Whenever a new strategy required employees to develop higher skills, we would invest in a structured and comprehensive training program for those employees. If employees were unionized, we would present the strategic plan to the union leadership to remove any confusion on their part about our intentions and to address any concerns. We also made it a practice to celebrate our company’s collective strategic successes along the way with the entire employee team. I made it a habit to keep my office door open when not in meetings, held periodic Coffee with Keith sessions with small groups of employees, and resisted the creation of executive-only enclaves in our buildings.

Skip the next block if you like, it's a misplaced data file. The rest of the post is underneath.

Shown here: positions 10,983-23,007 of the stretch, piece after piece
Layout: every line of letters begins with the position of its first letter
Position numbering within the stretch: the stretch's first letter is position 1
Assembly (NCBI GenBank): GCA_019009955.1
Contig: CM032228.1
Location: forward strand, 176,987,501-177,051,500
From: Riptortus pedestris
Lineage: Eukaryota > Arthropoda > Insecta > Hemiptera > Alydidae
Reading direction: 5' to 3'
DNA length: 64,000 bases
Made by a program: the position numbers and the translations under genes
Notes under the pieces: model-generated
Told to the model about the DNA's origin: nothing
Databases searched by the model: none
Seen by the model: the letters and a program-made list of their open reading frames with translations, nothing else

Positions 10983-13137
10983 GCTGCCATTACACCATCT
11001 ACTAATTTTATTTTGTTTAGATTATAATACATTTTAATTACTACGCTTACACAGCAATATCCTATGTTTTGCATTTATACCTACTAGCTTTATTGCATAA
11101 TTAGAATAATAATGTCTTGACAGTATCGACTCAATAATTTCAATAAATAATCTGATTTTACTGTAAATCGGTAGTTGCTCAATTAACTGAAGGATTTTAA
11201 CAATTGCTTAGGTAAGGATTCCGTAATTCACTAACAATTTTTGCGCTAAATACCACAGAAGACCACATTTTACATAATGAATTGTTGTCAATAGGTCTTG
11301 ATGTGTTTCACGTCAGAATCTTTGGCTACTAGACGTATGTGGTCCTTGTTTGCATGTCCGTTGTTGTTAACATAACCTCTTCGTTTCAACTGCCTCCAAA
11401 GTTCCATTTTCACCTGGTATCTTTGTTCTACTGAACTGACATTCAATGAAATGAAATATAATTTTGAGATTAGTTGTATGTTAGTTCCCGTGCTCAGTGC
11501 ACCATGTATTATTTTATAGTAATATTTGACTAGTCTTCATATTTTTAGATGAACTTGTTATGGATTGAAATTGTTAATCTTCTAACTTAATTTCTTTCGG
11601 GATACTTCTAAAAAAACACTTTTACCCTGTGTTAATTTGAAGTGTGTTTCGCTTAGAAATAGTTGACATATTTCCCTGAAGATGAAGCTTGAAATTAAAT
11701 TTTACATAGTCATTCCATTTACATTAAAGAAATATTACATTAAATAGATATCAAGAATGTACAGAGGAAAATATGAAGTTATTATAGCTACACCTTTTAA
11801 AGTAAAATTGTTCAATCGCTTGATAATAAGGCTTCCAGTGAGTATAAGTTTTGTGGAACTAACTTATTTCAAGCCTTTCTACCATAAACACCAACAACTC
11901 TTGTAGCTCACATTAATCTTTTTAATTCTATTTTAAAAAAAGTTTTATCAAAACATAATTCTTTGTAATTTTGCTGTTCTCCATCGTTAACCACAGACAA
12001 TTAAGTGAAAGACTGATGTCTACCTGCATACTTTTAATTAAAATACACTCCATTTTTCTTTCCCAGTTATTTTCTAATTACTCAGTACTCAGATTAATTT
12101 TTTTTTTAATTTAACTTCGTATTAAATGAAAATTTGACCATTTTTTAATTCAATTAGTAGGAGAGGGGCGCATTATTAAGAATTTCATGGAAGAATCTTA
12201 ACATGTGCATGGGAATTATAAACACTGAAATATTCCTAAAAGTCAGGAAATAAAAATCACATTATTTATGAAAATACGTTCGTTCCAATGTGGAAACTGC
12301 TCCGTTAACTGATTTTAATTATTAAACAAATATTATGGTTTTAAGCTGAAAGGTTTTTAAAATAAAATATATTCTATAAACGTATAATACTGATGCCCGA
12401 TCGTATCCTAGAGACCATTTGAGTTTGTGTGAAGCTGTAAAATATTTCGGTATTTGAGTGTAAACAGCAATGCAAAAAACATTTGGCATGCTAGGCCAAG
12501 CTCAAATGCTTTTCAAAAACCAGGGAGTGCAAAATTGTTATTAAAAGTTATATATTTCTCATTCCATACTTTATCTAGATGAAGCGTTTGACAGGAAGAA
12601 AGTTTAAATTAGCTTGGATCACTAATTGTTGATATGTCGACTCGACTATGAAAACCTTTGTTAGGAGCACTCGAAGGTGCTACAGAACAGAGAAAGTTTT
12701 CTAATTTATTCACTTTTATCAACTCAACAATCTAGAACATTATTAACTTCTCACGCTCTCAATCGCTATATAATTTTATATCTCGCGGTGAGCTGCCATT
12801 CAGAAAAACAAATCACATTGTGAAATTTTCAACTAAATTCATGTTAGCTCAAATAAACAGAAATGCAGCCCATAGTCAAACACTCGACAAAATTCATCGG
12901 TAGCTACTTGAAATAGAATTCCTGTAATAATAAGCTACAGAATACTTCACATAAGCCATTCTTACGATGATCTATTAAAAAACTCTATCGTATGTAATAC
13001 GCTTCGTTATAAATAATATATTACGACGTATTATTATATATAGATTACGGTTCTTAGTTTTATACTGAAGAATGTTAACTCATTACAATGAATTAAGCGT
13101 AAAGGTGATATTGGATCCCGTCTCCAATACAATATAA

Other culture-advancing investments included linking a portion of individual compensation to the achievement of strategic objectives, and also adopting a clear human resources policy of promoting from within the organization wherever skills and employee ambition aligned.

All of these investments to develop the corporate culture have the singular goal of creating an environment where mistrust and fear of change are diminished, while information sharing, mutual respect, and participation are increased. I should note that it’s rare to see 100 per cent of employees embrace such culture-building initiatives right away, as some just need time to test the sincerity of your intentions. However, my experience has been that initially engaging a majority of employees is a valuable start to the process. Other employees will engage over time once they find a way to work through their individual trust issues.